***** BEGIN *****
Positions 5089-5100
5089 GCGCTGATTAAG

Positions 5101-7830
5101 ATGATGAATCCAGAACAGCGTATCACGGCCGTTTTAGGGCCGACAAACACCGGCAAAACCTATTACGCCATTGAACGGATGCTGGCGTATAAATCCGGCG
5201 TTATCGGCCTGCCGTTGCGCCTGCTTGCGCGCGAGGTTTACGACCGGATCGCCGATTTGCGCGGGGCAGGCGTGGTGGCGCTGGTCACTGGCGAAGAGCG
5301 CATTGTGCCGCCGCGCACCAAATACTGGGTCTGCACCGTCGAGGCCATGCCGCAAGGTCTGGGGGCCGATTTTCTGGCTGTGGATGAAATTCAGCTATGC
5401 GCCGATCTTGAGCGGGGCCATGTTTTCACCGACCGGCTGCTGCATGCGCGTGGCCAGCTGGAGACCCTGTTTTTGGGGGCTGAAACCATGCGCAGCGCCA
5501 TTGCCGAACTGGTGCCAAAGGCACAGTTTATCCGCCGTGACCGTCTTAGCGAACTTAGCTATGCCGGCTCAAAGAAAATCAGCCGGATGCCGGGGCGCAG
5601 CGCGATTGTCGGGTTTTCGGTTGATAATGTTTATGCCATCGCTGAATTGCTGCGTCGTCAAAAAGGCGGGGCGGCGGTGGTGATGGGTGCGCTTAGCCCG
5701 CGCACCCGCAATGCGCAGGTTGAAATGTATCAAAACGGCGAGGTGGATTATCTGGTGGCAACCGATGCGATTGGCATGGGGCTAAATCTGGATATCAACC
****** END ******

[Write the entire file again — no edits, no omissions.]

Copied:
Positions 5089-5100
5089 GCGCTGATTAAG

Positions 5101-7830
5101 ATGATGAATCCAGAACAGCGTATCACGGCCGTTTTAGGGCCGACAAACACCGGCAAAACCTATTACGCCATTGAACGGATGCTGGCGTATAAATCCGGCG
5201 TTATCGGCCTGCCGTTGCGCCTGCTTGCGCGCGAGGTTTACGACCGGATCGCCGATTTGCGCGGGGCAGGCGTGGTGGCGCTGGTCACTGGCGAAGAGCG
5301 CATTGTGCCGCCGCGCACCAAATACTGGGTCTGCACCGTCGAGGCCATGCCGCAAGGTCTGGGGGCCGATTTTCTGGCTGTGGATGAAATTCAGCTATGC
5401 GCCGATCTTGAGCGGGGCCATGTTTTCACCGACCGGCTGCTGCATGCGCGTGGCCAGCTGGAGACCCTGTTTTTGGGGGCTGAAACCATGCGCAGCGCCA
5501 TTGCCGAACTGGTGCCAAAGGCACAGTTTATCCGCCGTGACCGTCTTAGCGAACTTAGCTATGCCGGCTCAAAGAAAATCAGCCGGATGCCGGGGCGCAG
5601 CGCGATTGTCGGGTTTTCGGTTGATAATGTTTATGCCATCGCTGAATTGCTGCGTCGTCAAAAAGGCGGGGCGGCGGTGGTGATGGGTGCGCTTAGCCCG
5701 CGCACCCGCAATGCGCAGGTTGAAATGTATCAAAACGGCGAGGTGGATTATCTGGTGGCAACCGATGCGATTGGCATGGGGCTAAATCTGGATATCAACC